09/29/2022 oh mine too!

A few of my sprouts of Maximilian sunflowers are starting to bloom too! I love how it is peaking through my second new bunch of little bluestem.
This one’s thinking about opening but hasn’t yet. The big clump we moved to by the brush pile seems to be less happy. Not enough sun? I’ll let it go another year.

09/24/2022 seedlings and fall flowers

Wild tepary bean has a flower!
Mystery seedling. I put a lot out here of many species so it gets to be a surprise unless someone recognizes it.
I suspect this is an Illinois bundleflower as I distributed a lot of them.
The big leafy seedling looks neat and is accompanied by a spotted euphorbia and maybe a blurry lyre leaf sage?
An almost metallic little moth on the goldenrod from Abby (probably S. canadensis). Mom saw a similar one recently at home on frostweed.
Possibly a Ceratina bee on the mistflowers.

09/22/2022 afternoon after work

The backyard sunflowers are quite magnificent at this point.
I don’t see any in this picture, but I saw several bumblebees up on the flowers.
The Salvia azurea are really doing well.
I have a new bunch of Indiangrass sprouting and blooming!
The little bluestem is blooming too. This clump has gotten quite happy in its second or third year now.
Jeanne, Abby, and Mom have been kindly helping me over text to confirm my accidental imports of non native and invasive King Ranch bluestem or “KR grass”. As they bloom and get identified, I have been pulling them.
I’m also continuing to work on pulling the annual, invasive Commelina communis. Unlike the native perennial dayflower, its roots are very shallow.

09/22/2022 too much

I’m behind on the blog and probably not going to catch up – so let’s just start fresh! The Texas dandelions continue to bloom.

Wild Poinsettia (Euphorbia sp.)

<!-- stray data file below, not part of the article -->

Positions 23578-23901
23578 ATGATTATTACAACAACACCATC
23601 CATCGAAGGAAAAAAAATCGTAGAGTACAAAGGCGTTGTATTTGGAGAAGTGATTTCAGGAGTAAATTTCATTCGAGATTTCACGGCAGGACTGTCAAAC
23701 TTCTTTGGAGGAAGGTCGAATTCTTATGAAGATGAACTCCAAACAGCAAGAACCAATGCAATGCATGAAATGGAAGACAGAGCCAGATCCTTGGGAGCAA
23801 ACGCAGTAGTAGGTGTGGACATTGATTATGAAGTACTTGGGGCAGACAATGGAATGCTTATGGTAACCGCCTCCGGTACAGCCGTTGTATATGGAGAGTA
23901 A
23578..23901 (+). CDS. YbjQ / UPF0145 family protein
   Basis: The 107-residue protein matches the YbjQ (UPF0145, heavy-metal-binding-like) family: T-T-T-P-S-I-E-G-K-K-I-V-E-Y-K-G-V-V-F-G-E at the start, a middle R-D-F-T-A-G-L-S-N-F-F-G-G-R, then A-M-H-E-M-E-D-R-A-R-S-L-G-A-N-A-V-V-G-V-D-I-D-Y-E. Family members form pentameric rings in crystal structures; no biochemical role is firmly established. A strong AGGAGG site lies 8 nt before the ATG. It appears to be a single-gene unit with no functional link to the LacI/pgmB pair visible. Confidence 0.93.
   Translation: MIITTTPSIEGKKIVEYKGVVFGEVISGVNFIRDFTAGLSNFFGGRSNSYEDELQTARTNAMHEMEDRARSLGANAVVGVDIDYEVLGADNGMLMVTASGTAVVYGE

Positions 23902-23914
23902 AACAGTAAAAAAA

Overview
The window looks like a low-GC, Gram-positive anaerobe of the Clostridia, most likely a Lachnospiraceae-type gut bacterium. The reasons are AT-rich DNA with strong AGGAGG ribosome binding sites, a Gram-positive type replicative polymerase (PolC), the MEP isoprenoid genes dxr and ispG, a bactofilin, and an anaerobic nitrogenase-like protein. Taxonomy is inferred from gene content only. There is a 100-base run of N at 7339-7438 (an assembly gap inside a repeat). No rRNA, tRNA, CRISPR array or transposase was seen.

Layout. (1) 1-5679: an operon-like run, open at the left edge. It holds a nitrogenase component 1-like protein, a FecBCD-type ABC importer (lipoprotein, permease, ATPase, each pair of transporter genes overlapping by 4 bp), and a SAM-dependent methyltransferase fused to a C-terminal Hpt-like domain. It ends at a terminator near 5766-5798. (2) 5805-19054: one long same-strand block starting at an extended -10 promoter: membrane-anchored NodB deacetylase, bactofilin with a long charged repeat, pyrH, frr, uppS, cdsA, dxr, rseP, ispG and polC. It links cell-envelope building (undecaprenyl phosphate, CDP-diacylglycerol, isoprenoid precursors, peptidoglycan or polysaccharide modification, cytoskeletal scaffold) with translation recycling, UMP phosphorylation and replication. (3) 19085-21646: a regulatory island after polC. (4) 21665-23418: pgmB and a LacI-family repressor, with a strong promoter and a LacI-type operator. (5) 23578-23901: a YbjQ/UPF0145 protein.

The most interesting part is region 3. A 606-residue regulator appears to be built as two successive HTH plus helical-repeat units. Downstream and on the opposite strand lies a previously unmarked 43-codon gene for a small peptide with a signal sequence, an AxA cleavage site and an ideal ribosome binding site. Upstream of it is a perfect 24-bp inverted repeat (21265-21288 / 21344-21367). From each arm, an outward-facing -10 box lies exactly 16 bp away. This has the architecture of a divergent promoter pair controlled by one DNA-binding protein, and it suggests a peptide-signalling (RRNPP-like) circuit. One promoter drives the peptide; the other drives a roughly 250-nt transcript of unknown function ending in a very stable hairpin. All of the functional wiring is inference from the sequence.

The Wild Poinsettia is really buzzing with bees and other tiny friends lately over the past few days! It’s a very enthusiastic unsolicited volunteer but it seems to get a lot of customers now that the weather is cooling down into the 80s and 90s. It is a native plant and hosts also the very fun Euphorbia bug which has little pompoms on its antennae.

A tiny bee.
An Eastern tailed-blue
An immature euphorbia bug
A potter wasp
A sweat bee
A jumping spider hoping to snack on a visitor to the Euphorbia!

09/05/2022 new dayflower!

Abby has found the perennial and native dayflower in her yard and kindly shared some. It has very different roots than the non native annual one!
Earlier in the day, Shackleton supervised while Paula watered baby cacti.
Careful pouring to wet the soil around the babies.
“What is this fuss? Who opened my curtain??”

09/04/2022 seeds!!!

The two leaf senna had at least two seed pods! The second plant doesn’t have any buds but is growing new leaves.
This sprouted after another surprise rain this morning and I don’t know what it is.
Cowpen daisies I bought are sprouting!
The scurf pea (Psoralea/Pediomelium latestipulata) from Mom has its first adult leaf!
Little seedlings sprouting. Could be what I planted (Scarlet globemallow), could be volunteers.
More cowpen daisies in a pot where I put them and some Rosa sp from Mom from Fannin Co TX.
Tiny seedlings in the soil from Jeanne that contains the annual Sedum nutallii!
Little seedlings sprouting. Again, could be what I planted, could be volunteers. This hope is Verbena halei.

08/20/2022 fruit tree check-in and pruning

I was going to trim the granny Smith back carefully to see if any life remained in the tree, but it broke right off at the base, completely dry, in my hands. So that one’s a goner. I’m not sure if it was too much water or too much heat. I don’t think it was too little water, as the soaker hose leaks prodigiously near here.
The north star pie cherry died this year and I checked the trunk- no green left. I think it was irregular watering (boo, me) and heat.
The surecrop pie cherry lost all its leaves a bit later, but I found a bit of green as I pruned back its branches. I think this winter we will move it to where the Granny Smith apple was, and then replace the soil in the corten planters and do native calcareous barrens flowers there instead.
Paula found a magnificent preying mantis and it helped us look at clouds in hope of rain.
We pruned the remaining apple and pear trees back. The first summer ones are supposed to be down to three short branches, so it’s especially sparse looking. This is supposed to help them stay small. The two remaining second-summer ones are trimmed back but more branches left in place. They’ll all get pruned again in the winter for structure and shape.